Then go back to the account you’re forwarding from, refresh the page and click Forwarding and POP/IMAP again. This time, select Forward a copy of incoming mail to and choose what happens with the originals of the mail that comes to this email address. It makes sense to keep copies, at least initially.
Why use it?
- It’s easy to set up and users can set it up themselves, though only G Suite admins can add user accounts to a G Suite account.
- Users can choose where their mail gets forwarded to.
That means this is a good choice if you use Gmail as a hub for lots of users who actually prefer another inbox, for instance.
What are the downsides?
- It’s restrictive — users can only set up one forwarding address
- Admins don’t have visibility or control over this. If you’re an admin and you don’t like the sound of that, don’t worry — you can turn the feature off for all users in the Admin console, under Apps> G Suite> Gmail> Advanced settings.
If you’d rather forward only specific emails, you can use filters instead of account-based forwarding. Taken to the extreme, you can create a set of if-this-then-that rules for multiple chained inboxes, directing messages to the right person or account, archiving messages and more without doing any manual work at all.
Click the down arrow next to the search box in the Gmail account you want to set up filters for. Enter search terms, just as if you were doing a normal search.
Then select ‘Create filter’ to turn that search into a permanent filter. Decide what you want it to do from the list of options, and confirm Create filter to set it up.
If you choose to forward these emails, you’ll have to add a forwarding address; select that option and it will dump you back in the POP/IMAP section of Gmail. Here you’ll add the email address you want the emails forwarded to. Don’t click ‘creating a filter’ — that will take you back to the start of the filter creation process.
You can also create a filter direct from an email in your inbox. Tick the box next to a message or a group of messages, then go to the three stacked dots on the right of the menu of options and select it to get this:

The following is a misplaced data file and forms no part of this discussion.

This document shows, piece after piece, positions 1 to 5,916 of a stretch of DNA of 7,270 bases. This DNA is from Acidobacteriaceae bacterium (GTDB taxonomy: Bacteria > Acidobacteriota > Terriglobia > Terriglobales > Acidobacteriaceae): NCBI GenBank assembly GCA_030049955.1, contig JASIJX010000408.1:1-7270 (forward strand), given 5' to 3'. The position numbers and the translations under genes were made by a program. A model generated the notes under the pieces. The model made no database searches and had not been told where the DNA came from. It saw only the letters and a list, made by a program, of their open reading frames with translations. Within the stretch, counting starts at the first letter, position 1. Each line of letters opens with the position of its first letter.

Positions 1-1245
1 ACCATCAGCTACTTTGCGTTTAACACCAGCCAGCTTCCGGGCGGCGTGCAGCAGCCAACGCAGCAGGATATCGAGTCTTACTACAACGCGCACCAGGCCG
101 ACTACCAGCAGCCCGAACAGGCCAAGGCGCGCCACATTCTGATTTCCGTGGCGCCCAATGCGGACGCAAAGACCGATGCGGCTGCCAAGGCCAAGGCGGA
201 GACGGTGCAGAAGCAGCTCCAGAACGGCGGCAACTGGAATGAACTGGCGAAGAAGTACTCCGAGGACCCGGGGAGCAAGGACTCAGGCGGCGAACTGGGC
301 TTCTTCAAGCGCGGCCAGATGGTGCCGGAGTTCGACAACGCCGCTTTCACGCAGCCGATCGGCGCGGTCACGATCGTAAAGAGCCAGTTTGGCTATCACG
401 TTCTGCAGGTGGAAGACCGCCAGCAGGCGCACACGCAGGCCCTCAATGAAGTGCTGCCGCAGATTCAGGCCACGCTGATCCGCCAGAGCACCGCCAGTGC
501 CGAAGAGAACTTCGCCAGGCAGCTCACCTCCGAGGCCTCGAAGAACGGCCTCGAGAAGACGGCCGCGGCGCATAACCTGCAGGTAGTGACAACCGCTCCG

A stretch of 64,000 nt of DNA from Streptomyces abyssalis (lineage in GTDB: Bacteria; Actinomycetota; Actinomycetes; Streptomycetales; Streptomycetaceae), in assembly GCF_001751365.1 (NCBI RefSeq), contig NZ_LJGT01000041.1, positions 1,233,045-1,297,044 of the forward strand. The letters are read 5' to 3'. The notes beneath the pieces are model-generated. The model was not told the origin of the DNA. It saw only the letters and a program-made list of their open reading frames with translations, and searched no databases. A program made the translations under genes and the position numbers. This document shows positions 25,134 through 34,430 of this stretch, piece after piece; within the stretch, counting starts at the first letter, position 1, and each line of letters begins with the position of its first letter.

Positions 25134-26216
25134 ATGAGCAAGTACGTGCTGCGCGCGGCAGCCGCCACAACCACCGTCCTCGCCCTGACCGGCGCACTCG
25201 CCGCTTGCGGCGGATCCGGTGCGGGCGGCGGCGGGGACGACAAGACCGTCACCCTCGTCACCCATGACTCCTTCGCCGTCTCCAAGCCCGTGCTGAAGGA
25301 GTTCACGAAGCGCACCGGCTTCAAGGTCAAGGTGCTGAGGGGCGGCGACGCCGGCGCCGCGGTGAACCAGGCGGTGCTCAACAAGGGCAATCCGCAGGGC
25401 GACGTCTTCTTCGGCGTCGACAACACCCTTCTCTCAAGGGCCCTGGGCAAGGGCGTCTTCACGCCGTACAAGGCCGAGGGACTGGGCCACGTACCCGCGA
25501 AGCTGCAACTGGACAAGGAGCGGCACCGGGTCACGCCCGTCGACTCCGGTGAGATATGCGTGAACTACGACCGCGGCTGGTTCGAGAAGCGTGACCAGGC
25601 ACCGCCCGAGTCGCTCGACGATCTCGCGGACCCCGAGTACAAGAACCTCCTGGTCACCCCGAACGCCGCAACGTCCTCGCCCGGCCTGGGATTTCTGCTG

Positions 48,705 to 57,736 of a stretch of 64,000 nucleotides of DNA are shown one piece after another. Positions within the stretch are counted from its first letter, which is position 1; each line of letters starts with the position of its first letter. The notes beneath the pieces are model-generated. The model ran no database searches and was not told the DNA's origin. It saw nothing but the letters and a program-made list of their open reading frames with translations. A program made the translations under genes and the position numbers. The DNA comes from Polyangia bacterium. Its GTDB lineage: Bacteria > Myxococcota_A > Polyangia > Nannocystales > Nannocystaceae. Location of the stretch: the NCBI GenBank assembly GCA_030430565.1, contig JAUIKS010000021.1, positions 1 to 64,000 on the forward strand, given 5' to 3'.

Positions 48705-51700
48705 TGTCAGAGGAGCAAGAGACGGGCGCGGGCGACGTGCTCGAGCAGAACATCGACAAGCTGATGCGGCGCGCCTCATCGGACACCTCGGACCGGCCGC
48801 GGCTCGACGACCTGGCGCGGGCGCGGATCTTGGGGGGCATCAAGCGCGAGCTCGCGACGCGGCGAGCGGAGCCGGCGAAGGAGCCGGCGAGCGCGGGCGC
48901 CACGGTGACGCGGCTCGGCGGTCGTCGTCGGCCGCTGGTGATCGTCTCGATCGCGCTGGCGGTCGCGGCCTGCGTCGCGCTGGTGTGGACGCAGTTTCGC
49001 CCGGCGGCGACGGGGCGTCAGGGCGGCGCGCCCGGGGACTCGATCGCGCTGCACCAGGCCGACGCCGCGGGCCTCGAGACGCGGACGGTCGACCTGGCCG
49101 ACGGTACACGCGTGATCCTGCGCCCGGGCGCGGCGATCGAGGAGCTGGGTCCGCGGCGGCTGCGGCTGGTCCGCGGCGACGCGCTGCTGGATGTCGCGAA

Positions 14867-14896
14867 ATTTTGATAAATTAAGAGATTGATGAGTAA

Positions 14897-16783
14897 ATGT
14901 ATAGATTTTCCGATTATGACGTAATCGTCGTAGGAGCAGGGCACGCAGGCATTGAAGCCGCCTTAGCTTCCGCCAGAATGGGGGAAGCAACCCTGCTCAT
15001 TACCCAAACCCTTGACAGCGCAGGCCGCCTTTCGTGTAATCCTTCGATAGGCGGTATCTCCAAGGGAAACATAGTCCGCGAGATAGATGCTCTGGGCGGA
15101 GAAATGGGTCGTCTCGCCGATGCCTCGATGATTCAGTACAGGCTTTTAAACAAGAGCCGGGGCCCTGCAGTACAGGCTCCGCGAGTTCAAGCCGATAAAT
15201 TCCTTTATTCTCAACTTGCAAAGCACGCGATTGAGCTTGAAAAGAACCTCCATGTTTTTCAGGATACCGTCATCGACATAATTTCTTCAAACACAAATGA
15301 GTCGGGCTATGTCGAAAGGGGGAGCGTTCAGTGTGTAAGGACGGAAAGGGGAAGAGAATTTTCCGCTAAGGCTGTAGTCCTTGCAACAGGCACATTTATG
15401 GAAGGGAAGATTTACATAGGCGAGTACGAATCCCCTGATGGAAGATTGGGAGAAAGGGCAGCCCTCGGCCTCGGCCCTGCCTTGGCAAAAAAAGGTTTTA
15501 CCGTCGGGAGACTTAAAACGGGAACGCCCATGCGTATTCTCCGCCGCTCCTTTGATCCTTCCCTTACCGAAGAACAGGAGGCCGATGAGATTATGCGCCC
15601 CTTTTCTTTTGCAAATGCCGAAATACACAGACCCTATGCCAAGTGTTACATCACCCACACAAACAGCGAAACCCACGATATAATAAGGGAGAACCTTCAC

Choose ‘filter emails like these.’
Why use it?
It’s more adaptable. You can forward emails based on what’s in their subject line, in the body of the email, and more. That’s especially useful for role-based email setups, letting you segregate emails to support based on the feature they mention, for instance.
What are the downsides?
- Users can create up to 20 filters pointing to other inboxes. That might not be enough, or it might be plenty to create confusion that makes things worse, not better.
- Admins don’t have control or visibility — just like account forwarding this is entirely user-led. (And again, Admins can’t do it but they can turn it off for everyone in the Admin console.)
Can Admins Manage Email Forwarding?
The two types of forwarding we talked about above are managed by users. What about a situation where an admin wants to manage forwarding across the organization?
Admins can do this using recipient mapping, creating a virtual user table which redirects emails according to a central plan.
In your Admin console, go to Apps > G Suite > Gmail > Advanced settings and ensure that the top level of your organizational table is highlighted in the top left of the screen.
Scroll down to Recipient Address Map, it’s under Routing, the final subheader on the page, mouse over it and select Configure.
If you already have some rules set up here — perhaps enacted by a previous administrator — you’ll see Locally applied or Inherited under the Recipient address map, and you’ll need to edit them.
You can select either All incoming messages, or Only external incoming messages. If you choose “Also route to original destination”, these emails will go to both the new address you’re about to specify, and their original target inbox. Otherwise, only the new address you specify will receive them.
Then, enter the address maps. These must be two addresses to a line, separated by a comma. First add the original target address, then the address you want the emails to be redirected to.
These must be complete working email addresses, and they’re case-sensitive.
Managing email forwarding this way lets you control email forwarding centrally, better manage role-based emails and department or organizational unit-wide email forwarding, and avoids the need for individual user-level forwarding. Because it’s admin-managed, it also prevents the kind of chaos that can ensue in a large organization where people handle this kind of technical issue themselves.
It does have a few limitations:
- You can map a maximum of 5,000 recipient addresses to other addresses.
- You can map each individual recipient address to a maximum of 12 addresses.